Ethical Leadership

Selfish Leaders

No one appreciates a selfish leader. But sometimes, admirable leadership traits are confused with selfishness. Here's how to integrate legitimately selfless traits into your leadership strategy.

Selflessness is a commendable quality in a leader.

Selfish Leaders

Employees and subordinates are more likely to follow someone who puts the needs of the team above his personal interests. On the other side of the coin, leaders who are perceived to be in it for themselves rarely enjoy the support of their team members.

As a small business owner, it's in your best interest to cultivate and develop a selfless style of leadership. But becoming a selfless leader isn't as straightforward as it sounds. In fact, while selfish leaders aren't hard to identify, selfless leadership can be a minefield of complications and perceptions.

Selfishness vs. Success

The concept of selfless leadership is especially acute for small business owners. If your workforce accomplishes its objectives, your business will be successful. And when your business is successful, you realize a personal gain. So for small business leaders, is success ultimately motivated by selfishness? Not necessarily. It's important to help your employees understand that a rising tide lifts all boats. Everyone has a vested interest in the company's success; when the company succeeds, their payoff is continued employment and advancement opportunities.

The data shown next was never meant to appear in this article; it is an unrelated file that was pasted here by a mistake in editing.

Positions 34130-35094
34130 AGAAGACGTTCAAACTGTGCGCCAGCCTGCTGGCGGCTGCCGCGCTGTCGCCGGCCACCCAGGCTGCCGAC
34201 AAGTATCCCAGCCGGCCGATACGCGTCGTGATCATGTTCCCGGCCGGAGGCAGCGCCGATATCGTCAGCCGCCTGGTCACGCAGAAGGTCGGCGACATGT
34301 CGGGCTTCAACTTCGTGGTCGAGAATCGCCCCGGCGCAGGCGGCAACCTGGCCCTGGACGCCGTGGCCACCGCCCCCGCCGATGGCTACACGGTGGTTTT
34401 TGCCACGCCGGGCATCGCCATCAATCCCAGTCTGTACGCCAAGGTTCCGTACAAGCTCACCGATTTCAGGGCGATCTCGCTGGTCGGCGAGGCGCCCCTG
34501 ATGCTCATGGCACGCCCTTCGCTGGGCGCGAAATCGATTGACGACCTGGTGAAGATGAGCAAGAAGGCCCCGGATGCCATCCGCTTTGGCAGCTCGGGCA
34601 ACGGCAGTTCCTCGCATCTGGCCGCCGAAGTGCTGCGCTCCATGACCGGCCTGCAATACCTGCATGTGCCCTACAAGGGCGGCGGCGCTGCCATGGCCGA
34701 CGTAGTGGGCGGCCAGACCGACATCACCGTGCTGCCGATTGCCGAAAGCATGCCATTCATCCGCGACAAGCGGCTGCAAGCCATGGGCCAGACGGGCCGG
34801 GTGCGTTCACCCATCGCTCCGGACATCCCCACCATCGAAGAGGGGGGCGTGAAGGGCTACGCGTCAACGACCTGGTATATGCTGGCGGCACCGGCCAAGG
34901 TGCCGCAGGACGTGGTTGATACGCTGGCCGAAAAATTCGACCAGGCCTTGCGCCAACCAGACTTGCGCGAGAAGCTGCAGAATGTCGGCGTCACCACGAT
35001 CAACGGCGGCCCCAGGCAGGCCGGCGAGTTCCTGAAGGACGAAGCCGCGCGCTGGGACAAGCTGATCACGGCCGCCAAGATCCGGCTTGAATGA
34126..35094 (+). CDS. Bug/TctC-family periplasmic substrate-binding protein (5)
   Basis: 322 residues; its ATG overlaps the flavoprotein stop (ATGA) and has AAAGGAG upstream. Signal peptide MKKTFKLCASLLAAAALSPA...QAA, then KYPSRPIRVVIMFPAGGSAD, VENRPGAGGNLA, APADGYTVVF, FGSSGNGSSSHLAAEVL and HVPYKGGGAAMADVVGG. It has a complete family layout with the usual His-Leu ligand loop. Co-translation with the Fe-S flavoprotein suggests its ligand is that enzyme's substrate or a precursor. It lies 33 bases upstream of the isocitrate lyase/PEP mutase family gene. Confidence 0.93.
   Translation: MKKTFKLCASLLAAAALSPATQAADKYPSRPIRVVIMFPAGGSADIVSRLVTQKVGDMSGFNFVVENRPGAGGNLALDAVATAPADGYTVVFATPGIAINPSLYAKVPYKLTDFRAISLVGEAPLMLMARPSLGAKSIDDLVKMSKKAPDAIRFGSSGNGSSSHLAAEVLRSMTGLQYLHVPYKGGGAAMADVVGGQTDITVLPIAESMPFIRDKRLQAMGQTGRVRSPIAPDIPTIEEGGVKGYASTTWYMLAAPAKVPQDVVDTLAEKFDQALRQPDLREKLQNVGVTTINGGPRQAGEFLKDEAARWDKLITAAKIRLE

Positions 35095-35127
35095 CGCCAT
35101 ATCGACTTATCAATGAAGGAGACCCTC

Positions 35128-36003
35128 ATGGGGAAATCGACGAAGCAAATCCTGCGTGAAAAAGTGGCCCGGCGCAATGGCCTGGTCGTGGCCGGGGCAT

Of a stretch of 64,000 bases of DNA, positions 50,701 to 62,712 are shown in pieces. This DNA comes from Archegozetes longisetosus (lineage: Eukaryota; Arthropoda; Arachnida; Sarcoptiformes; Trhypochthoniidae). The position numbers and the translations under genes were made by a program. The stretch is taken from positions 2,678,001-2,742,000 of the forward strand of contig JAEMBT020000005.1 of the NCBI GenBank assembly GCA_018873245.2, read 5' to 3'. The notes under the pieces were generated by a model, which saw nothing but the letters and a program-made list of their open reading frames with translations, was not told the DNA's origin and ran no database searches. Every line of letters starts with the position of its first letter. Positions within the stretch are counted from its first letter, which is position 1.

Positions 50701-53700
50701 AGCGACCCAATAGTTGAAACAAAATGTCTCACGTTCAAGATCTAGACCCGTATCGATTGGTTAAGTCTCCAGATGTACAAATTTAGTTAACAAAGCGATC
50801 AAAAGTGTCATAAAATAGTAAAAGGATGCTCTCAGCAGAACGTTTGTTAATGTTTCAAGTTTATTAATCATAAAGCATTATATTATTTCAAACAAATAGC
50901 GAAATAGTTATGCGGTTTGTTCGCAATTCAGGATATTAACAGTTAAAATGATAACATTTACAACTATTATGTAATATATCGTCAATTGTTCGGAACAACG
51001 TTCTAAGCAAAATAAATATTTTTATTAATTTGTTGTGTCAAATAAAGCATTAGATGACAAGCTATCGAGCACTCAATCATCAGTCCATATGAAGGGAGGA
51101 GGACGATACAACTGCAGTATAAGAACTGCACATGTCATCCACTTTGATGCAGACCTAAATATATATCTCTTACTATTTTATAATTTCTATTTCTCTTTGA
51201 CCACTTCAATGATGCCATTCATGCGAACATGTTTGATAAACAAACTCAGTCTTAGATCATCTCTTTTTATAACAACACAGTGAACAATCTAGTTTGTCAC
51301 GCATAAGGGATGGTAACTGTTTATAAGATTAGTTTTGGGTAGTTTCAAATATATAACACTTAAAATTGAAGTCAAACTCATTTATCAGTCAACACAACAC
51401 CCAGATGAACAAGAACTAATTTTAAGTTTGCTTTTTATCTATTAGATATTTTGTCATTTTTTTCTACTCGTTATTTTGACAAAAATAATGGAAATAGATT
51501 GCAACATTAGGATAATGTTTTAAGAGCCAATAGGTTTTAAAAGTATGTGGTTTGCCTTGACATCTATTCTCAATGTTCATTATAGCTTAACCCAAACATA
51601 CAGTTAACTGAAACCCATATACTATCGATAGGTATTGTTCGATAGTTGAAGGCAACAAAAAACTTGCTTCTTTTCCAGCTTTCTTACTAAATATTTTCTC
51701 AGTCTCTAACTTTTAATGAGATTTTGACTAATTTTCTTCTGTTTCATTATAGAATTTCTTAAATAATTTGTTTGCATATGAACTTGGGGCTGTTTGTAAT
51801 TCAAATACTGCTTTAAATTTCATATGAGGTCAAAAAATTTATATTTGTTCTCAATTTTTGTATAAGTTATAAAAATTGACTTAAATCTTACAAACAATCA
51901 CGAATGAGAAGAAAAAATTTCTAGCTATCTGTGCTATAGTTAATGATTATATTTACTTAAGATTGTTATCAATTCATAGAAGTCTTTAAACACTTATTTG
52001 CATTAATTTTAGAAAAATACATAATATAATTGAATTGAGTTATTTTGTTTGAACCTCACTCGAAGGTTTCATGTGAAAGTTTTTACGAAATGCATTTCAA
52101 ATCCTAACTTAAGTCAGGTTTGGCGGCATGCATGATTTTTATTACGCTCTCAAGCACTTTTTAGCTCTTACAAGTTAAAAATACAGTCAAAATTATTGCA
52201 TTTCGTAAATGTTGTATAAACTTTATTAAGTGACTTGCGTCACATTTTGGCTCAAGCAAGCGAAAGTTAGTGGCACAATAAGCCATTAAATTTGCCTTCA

Becoming a Selfless Leader

  • Consideration. Truly selfless leaders never operate in isolation. They carefully consider the impact their decisions will have on the people around them. If a decision makes good financial sense but negatively impacts others within your organization, think twice before you commit to a course of action.
  • Integrity. Selfless leaders are known for their integrity. Instead of being guided exclusively by the bottom line, they have a carefully defined value system that informs their leadership and orders their priorities. Make an effort to clarify your motivations and if necessary, recruit a friend or business coach to act as a sounding board.
  • Trust. Genuinely selfless leaders have earned the trust of their employees. If your workers consistently distrust your motives, it could be an indication that you are perceived to be a selfish leader. Be intentional about adjusting your leadership style and dialoguing with your staff to eradicate the trust deficit.

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